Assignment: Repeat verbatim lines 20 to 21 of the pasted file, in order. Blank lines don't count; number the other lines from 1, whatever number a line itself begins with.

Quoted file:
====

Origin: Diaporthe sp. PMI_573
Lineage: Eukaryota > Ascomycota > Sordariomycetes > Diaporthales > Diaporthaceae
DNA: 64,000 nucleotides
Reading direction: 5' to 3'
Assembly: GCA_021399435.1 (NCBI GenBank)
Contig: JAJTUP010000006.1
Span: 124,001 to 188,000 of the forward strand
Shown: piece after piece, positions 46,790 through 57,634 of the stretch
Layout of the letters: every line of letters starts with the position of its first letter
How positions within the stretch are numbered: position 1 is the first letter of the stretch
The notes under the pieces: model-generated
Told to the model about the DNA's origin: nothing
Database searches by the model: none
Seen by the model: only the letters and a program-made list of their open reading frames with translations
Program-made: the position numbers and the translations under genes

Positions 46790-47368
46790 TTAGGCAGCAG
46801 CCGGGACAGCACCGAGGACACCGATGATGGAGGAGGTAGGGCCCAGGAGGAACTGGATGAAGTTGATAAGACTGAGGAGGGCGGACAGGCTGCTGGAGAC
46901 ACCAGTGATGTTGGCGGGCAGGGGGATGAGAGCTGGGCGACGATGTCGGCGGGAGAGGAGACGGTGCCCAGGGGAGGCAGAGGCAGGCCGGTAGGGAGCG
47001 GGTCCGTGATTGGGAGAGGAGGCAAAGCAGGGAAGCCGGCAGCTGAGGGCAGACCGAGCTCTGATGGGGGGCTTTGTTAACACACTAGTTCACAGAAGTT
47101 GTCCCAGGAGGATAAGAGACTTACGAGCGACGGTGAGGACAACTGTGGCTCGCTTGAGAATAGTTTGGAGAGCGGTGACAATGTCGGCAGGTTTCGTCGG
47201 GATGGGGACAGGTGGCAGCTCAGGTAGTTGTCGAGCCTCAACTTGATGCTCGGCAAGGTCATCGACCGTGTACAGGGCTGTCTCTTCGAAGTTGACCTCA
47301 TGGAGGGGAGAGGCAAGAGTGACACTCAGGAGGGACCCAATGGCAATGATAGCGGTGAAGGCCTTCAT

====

47001 GGTCCGTGATTGGGAGAGGAGGCAAAGCAGGGAAGCCGGCAGCTGAGGGCAGACCGAGCTCTGATGGGGGGCTTTGTTAACACACTAGTTCACAGAAGTT
47101 GTCCCAGGAGGATAAGAGACTTACGAGCGACGGTGAGGACAACTGTGGCTCGCTTGAGAATAGTTTGGAGAGCGGTGACAATGTCGGCAGGTTTCGTCGG